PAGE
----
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    • International Journal of Marketing and Human Resource Management (IJMHRM), ISSN 0976 – 6421 (Print), ISSN 0976 – 643X (Online), Volume 5, Issue 2, March-April (2014), pp. 34-43 © IAEME 34 THE COLOURS OF MARKETING Shaik Aashiq* , Prithvi Rahul# , Shaik Sumiya $ *Student, Department of Marketing, M S Ramaiah Institute of Management, Karnataka, INDIA # Student, Department of Marketing, M S Ramaiah Institute of Management, Karnataka., INDIA $ Student, Department of Marketing, Rishi UBR PG College, Nizampet, Hyderabad., INDIA. ABSTRACT To develop a successful business, we need to identify the people or businesses we are aiming to sell our products or services to; it is therefore important that we identify and understand the colors that will attract our specific market. Color psychology is not an exact science and there are no right or wrong colors,only colors which may get a better response than others from your target market. Understand that there is a physiological and a psychological component to each color as well as the subjective meanings attached by each individual. Our color preferences are 'colored' by our gender, our age, our education, the culture we grew up in, preconceived color beliefs of the societies we live in, our childhood associations with certain colors, and our life experiences, whether those associations are negative or positive. Keywords: Colours, branding, marketing, colour psychology. I. INTRODUCTION To develop a successful business, we need to identify the people or businesses we are aiming to sell our products or services to; it is therefore important that we identify and understand the colors that will attract our specific market.With many businesses now being global, color has also become global. Know the market you are trying to attract and speak the INTERNATIONAL JOURNAL OF MARKETING AND HUMAN RESOURCE MANAGEMENT (IJMHRM) ISSN 0976 – 6421 (Print) ISSN 0976 – 643X (Online) Volume 5, Issue 2, March – April (2014), pp. 34-43 © IAEME: www.iaeme.com/ijmhrm.asp Journal Impact Factor (2014): 4.7830 (Calculated by GISI) www.jifactor.com IJMHRM © I A E M E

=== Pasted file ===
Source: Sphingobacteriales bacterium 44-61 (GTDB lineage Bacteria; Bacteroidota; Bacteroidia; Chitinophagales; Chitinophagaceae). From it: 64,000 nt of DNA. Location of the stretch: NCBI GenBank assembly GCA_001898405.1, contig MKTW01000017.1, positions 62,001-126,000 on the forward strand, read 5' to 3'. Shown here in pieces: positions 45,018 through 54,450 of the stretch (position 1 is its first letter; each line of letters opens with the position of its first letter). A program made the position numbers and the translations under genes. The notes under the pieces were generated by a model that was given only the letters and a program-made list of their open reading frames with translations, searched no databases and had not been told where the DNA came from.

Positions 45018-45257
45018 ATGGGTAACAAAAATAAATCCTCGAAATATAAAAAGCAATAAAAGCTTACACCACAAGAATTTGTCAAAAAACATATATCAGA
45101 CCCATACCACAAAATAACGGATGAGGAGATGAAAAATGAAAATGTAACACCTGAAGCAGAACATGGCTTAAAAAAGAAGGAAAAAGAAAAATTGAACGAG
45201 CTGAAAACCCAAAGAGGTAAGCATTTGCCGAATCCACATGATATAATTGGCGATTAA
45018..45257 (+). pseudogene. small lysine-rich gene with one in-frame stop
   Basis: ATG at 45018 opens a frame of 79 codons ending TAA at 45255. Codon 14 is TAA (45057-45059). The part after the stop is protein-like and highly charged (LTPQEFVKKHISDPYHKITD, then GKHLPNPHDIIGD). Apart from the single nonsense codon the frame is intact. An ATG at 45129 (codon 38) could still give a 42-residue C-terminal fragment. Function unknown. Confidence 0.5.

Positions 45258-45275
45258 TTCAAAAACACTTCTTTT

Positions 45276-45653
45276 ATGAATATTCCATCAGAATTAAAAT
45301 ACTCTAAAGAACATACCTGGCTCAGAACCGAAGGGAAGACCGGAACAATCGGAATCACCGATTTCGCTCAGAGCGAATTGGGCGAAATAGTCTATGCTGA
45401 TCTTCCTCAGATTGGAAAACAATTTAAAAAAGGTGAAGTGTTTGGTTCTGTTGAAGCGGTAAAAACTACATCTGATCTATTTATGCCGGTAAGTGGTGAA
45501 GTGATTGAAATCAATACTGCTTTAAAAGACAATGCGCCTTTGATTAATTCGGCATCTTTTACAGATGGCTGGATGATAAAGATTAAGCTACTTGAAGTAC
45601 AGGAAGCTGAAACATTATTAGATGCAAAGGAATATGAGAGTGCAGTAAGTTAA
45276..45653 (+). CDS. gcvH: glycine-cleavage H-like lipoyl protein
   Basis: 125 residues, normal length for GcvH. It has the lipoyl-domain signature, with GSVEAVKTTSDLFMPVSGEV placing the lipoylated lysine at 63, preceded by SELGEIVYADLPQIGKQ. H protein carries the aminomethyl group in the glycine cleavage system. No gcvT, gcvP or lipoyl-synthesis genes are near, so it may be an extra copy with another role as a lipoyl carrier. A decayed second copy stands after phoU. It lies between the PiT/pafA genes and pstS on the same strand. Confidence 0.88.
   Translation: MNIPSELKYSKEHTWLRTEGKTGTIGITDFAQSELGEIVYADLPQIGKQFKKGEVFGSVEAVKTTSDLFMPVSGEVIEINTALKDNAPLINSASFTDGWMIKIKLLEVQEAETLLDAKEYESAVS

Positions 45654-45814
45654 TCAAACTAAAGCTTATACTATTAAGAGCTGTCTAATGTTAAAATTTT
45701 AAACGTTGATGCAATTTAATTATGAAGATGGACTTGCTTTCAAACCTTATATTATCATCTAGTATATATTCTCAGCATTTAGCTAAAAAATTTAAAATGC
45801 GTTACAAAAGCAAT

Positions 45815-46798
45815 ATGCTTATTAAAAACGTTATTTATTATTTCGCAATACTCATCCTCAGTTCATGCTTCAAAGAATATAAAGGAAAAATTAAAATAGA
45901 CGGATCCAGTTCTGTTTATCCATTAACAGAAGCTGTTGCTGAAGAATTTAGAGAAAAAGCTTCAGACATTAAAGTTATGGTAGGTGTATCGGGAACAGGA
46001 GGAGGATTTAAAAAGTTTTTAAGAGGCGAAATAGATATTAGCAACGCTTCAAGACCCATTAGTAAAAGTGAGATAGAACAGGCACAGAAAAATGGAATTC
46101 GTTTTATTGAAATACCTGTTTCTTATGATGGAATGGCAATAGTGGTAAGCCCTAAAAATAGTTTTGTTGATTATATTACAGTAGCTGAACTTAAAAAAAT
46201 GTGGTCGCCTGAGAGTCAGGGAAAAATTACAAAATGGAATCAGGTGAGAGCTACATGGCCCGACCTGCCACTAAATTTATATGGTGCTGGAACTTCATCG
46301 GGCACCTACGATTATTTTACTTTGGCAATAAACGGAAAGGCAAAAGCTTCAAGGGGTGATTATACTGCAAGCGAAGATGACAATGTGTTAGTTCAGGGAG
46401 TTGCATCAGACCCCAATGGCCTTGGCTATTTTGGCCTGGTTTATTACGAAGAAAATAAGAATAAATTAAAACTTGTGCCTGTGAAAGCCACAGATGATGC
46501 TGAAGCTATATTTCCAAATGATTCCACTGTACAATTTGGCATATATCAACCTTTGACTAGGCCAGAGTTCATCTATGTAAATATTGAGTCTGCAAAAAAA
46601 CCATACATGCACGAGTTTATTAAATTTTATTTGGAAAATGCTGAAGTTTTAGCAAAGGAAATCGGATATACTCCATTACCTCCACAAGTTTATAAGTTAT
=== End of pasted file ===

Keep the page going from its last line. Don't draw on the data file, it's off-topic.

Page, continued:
• International Journal of Marketing and Human Resource Management (IJMHRM), ISSN 0976 – 6421 (Print), ISSN 0976 – 643X (Online), Volume 5, Issue 2, March-April (2014), pp. 34-43 © IAEME 35 color language that they will best respond to. Then test your color choices on a small sample of your market before implementing a large and expensive promotion. Compare several color options, get feedback and then choose the colors which give you the best response. Color psychology is not anexact science and there are no right or wrong colors, only colors which may get a better response than others from your target market. Understand that there is a physiological and a psychological component to each color as well as the subjective meanings attached by each individual. Color and its psychological meaning impacts our lives in so many ways – although it surrounds us physically and psychologically every minute of the day and night we tend to be unaware of the enormous impact it has on us. We take color for granted, yet it has a powerful subliminal and subconscious effect on the physical and emotional wellbeing of each and every one of us. Imagine walking through a shopping mall that is devoid of color with everything in black, gray and white. How different would you feel in this depressing, colorless shopping environment? Would you be inspired to purchase beautiful clothing, makeup, items for your home, or even a delicious cake from the café? Probably not!! You would not be emotionally; sensually or physically stimulated enough to motivate you to make a purchase. Color stimulates all our senses and as a result it has an effect on all our purchasing decisions. Most purchasing decisions are made emotionally and then justified by logic! So it is essential that you are aware of both the positive and negative impact and response of each color on the emotions. There is no such thing as a bad color, just colors that are more suitable for your particular business purpose in order to get the response you want. The first step in making the best choices for your business colors is to establish who your target market is and then you can match the colors to that market to get the best response. Is your market male, female or both young children, teenagers, older people, a particular ethnic group, an industry group, or a hobby group? Be aware that colors can have different meanings depending on the culture, the industry and your target market. Also be aware that the buyer of your product may not be the user of your product - in this case you need to target the colors and marketing of the product at the user and target the advertising at the purchaser. By using a number of different colors in your marketing program and taking care with the balance of these colors you can counter balance and compensate for any negative cultural associations. It is important you maintain your integrity and that of your business and its products or services when choosing colors for your marketing. Don't use colors that compromise your integrity by suggesting, through association, that your product is something it is not. For example, don't use blue just because it is the most favored color of all, it may not be the best choice for your business. Green is a color that is now associated with organic and natural